After the most recent release of diplomatic wires from the US State Department (starting on Sunday, November 28), that’s what Peter King, the ranking Republican on the House’s Homeland Security Committee, is arguing. He says WikiLeaks (www.wikileaks.org), a whistle-blowing website that posts leaked material from governments and corporations, should be classified as a terrorist organization and its principals held to account.
The argument is that the material released endangers US operations, our diplomats, even soldiers’ lives.
But is that really the case? And can the site itself be accused of terrorism?
WikiLeaks doesn’t actually seek out intelligence and leak it through the web. That would be impossible. It merely provides a conduit for others to do so. The sources themselves typically have legitimate access to the material; they work for the governments they’re exposing. They act to expose something they think is important enough for the public to know to risk their careers and freedom.
In an era of wishy-washy journalists unable to ferret out real intel; journalists always distracted by stories about shopping it seems; WikiLeaks is a godsend to the public. In the US, the public’s charge has ever been to watch its government closely and hold them to account. WikiLeaks allows us to do just that, carry a candle into the darkest corners of government pretense. No wonder the government is scared.
And surely any breach of security cannot be pointed at WikiLeaks or its founder Julian Assange? That’d be like giving an automobile the speeding ticket instead of the driver. Only the individuals who have squirreled away the information and distributed it on the web via WikiLeaks can be prosecuted. And as they don’t get anything in return from WikiLeaks for risking their lives, their motives would appear to be pure and for the public good.
The most recent leak of over 250,000 diplomatic cables from the US State Department has certainly caused the US embarrassment. It’s also provided the public a rare window into the world of international relations and US jockeying, with all its name-calling and personifications of rival heads of state. (North Korean President Kim Jong Il is described as “a flabby old chap”, Russian Prime Minister Vladimir Putin is “Alpha dog” and “Batman”, and Italian Prime Minister Silvio Burlusconi is “feckless, vain, and ineffective as a modern European leader”. No surprises there, then.) But in this business everyone is aware how the game is played. I doubt there will be any fallout or bruised egos over such tittle-tattle.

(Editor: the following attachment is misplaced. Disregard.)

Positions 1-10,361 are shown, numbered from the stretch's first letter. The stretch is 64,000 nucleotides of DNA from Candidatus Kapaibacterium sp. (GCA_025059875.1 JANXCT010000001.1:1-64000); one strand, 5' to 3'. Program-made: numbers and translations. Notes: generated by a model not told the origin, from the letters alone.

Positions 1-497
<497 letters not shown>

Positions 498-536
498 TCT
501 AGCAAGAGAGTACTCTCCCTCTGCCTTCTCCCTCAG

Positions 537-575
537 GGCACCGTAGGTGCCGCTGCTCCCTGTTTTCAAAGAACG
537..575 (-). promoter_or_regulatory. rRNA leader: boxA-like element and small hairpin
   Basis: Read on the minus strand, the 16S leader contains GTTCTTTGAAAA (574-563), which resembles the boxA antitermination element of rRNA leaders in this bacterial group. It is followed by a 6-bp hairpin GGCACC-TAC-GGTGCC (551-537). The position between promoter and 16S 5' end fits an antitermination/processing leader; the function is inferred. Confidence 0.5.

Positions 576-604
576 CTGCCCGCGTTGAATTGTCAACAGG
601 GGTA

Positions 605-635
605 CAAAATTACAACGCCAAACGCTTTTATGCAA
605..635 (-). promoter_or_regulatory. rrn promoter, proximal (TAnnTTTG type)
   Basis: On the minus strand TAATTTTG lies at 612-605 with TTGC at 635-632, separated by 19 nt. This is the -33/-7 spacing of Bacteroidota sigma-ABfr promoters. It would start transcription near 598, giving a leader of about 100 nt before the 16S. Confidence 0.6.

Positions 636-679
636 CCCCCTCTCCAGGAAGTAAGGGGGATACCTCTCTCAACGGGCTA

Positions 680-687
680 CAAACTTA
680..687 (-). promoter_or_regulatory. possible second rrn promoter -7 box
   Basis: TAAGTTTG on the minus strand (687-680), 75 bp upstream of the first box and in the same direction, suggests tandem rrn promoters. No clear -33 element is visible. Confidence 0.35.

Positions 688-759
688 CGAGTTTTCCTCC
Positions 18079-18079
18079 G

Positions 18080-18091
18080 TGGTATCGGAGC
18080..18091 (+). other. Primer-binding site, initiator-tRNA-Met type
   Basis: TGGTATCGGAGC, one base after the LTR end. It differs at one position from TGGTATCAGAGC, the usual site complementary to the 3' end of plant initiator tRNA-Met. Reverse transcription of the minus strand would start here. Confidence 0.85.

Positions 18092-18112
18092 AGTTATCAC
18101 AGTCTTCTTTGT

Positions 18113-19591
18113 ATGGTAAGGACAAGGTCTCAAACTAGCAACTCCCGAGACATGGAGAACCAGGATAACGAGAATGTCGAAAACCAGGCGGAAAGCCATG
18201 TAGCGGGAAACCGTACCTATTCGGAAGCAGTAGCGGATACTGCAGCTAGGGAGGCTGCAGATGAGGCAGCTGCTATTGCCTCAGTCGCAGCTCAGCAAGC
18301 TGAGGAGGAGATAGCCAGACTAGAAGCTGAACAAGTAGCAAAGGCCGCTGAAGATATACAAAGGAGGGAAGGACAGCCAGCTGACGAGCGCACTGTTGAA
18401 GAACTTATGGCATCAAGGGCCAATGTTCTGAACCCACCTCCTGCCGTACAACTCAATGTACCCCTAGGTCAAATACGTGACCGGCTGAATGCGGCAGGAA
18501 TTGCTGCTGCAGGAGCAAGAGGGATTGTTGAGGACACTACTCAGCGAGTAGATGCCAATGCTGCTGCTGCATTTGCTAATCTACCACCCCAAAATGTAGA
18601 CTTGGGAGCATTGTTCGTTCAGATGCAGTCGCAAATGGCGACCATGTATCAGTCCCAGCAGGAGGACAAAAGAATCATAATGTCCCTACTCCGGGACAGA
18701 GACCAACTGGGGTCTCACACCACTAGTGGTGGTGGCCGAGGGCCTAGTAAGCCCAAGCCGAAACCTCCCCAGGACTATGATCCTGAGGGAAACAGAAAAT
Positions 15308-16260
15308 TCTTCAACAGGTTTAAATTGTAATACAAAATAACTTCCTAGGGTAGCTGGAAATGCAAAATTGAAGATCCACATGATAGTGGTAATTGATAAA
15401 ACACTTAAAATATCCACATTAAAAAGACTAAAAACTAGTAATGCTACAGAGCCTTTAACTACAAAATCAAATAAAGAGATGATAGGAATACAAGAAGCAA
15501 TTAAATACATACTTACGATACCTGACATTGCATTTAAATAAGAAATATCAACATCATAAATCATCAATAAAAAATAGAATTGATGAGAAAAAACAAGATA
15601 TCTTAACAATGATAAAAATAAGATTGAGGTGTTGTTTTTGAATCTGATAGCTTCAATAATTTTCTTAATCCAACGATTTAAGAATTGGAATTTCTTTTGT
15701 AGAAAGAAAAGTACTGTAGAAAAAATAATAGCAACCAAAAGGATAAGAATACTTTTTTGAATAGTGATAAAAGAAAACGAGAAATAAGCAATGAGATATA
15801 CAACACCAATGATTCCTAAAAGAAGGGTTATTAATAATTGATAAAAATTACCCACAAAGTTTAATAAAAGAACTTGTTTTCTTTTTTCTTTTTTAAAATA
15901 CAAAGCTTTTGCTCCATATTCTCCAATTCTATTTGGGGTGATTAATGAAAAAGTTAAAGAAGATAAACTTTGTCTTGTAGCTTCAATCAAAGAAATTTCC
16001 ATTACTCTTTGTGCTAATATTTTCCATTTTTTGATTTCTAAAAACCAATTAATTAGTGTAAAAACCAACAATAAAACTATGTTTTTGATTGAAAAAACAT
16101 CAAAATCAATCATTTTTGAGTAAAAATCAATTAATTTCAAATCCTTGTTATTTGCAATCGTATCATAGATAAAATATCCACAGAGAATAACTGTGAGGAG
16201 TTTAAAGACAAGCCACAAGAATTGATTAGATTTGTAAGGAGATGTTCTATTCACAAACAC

As to the claim that the release of the material endangers US personnel, and threatens their lives, that would also appear unlikely. WikiLeaks runs its material by the Pentagon previous to its release, offering a chance to counter the release or make statements concerning the material (which the Pentagon has thus far refused to do). WikiLeaks does blackout names where appropriate and doesn’t release all the material it’s given at once. That happens over time after careful and thoughtful review.
That’s not to say some of the files released in this newest expose aren’t jaw-dropping. Although the vast majority of the cables are unclassified (133,887 out of 251,287) some are considered secret (15,652). One such release is a State Department cable that detailed spying on top-ranking UN Security Council members, including obtaining passwords and frequent flier miles. Another reveals that Saudi Arabian King Abdullah stressed the US should attack and destroy Iran’s nuclear facilities. That should come as a surprise to many, particularly Iran.
But perhaps more importantly, what these cables do show is context. They reveal the theater of statesmanship, with all its props, bells and whistles. To other statesmen around the world, there won’t be much new here. But to the public, who seems ever more trusting of their government precisely when they shouldn’t be, this should come as a real eye-opener.
From the WikiLeaks website: